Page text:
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Bruno, there is no compatibility issue between System Restore points and VSS backup with Acronis True Image. When doing a system backup, using VSS method is recommended over "Acronis snapshot" as it lets the system prepare to be saved in a consistent state in the backup. There is absolutely no need to disable System Protection, moreover, it is better to leave it enabled as an additional source of recovery points, an extra protection layer.

The whole purpose of the shadow storage is to store the shadows, so it is perfectly normal for shadows to be accumulated there over the time. As Enchantech said, the cleanup procedure there is fully automated and you have control over how much disk space to allocate for them.

I understand you supposed the very first system recovery point to be destroyed after running Acronis backup based on what you saw in the NirSoft user interface. Have you checked the actual system restore wizard (e.g. by clicking the button "System Restore..." under "System Protection" tab of Advanced system properties) to see what system recovery points are available? I think you would have seen that the original system restore point was still there, available for restoration at any time.

Finally, I would like to re-iterate that we do not recommend turning off System Protection feature of Windows, Acronis True Image VSS backups co-exist with it just fine.

Regards,

Slava

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Hello Slava, thanks for the comments. I have a few reactions.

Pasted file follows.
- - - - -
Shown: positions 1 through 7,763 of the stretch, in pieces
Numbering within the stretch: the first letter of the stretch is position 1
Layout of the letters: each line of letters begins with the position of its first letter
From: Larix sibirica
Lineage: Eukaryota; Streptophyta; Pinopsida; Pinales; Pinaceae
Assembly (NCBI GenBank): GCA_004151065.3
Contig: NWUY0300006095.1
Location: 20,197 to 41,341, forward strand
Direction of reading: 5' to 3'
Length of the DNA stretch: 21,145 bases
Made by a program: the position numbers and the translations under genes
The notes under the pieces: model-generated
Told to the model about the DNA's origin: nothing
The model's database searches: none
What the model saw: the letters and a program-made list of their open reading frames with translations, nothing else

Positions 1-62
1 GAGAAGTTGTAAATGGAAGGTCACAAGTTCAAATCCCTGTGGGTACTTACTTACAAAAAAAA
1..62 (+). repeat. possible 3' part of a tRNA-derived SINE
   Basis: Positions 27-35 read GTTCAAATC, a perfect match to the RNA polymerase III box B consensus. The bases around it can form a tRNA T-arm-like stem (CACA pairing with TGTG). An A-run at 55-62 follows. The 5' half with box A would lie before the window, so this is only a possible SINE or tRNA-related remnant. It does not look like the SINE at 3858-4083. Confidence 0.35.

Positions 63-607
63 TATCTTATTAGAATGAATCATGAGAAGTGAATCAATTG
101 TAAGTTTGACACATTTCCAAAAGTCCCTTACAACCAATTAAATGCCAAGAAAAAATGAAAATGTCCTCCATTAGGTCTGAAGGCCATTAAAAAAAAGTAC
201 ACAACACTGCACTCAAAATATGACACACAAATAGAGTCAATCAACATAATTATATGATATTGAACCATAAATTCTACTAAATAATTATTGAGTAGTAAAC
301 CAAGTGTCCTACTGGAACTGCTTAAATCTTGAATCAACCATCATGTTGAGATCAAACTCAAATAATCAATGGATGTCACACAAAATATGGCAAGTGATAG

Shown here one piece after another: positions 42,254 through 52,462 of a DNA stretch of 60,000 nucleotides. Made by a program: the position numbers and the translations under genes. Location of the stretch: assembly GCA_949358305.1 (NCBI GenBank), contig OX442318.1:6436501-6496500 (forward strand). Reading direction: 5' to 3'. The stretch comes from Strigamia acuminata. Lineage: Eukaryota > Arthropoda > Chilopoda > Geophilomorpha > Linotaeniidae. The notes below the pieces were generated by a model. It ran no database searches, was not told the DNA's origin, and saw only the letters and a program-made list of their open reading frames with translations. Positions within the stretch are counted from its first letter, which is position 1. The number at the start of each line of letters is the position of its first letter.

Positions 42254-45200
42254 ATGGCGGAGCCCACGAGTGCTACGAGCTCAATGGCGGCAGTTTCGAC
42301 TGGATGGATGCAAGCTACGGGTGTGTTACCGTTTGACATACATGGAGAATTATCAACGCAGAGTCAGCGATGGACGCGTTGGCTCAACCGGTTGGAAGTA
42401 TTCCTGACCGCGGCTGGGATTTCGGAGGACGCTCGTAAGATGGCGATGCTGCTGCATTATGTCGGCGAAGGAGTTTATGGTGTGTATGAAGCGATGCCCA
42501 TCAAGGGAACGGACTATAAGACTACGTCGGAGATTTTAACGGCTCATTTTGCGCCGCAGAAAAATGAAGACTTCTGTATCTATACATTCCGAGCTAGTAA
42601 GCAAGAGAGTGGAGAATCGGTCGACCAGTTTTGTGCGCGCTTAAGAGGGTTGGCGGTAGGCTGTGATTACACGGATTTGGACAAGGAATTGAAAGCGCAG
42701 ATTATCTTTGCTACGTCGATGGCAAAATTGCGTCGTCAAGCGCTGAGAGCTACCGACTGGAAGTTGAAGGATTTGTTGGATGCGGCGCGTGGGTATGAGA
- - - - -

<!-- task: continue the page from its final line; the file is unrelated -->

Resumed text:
On your comment about the NirSoft interface... it is fully consistent with what is seen by clicking the "System Restore..." button, so I have no misunderstanding there.

I agree that keeping System Protection on in Windows is good for added protection.

While Windows and Acronis VSS do co-exist just fine, they are in effect competing for space. Going back to my post #22 on this thread, the Test 2 I ran was where I have concern. Every time I run a backup using VSS (with or without writers), a shadow copy is created and it is left active, meaning it is using up space. Yet all these shadow copies are not seen by Windows System Restore, NirSoft or vssadmin. One can only see the Windows restore points. Eventually, after enough backups are run the space will be full and Windows will manage it by removing the oldest, which can mean a valid restore point. Or, if the shadow storage space is "unbounded", these things will accumulate forever. There could be thousands of them.

When Windows does a restore point, it makes perfect sense that the shadow copy is enabled so that the restore point is available. But once Acronis True Image has finished a backup, I don't see any reason that the shadow copy should still be enabled (as evidenced by Device Manager) as there is nothing it is good for any more.  The results in Test 3 are what I would expect to see if System Protection was on, but it only works that way if System Protection is off. At least on my system.

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Slava, I just installed ATI 2017 build 8053 on my other PC running Windows 7 Pro. I left the backups to use VSS and I'm finding they are all working as I would expect them too. So there is a problem that exists only on my Windows 10 Pro PC. Support case 02963294, dealing with this issue, was closed but now I feel it should be reopened.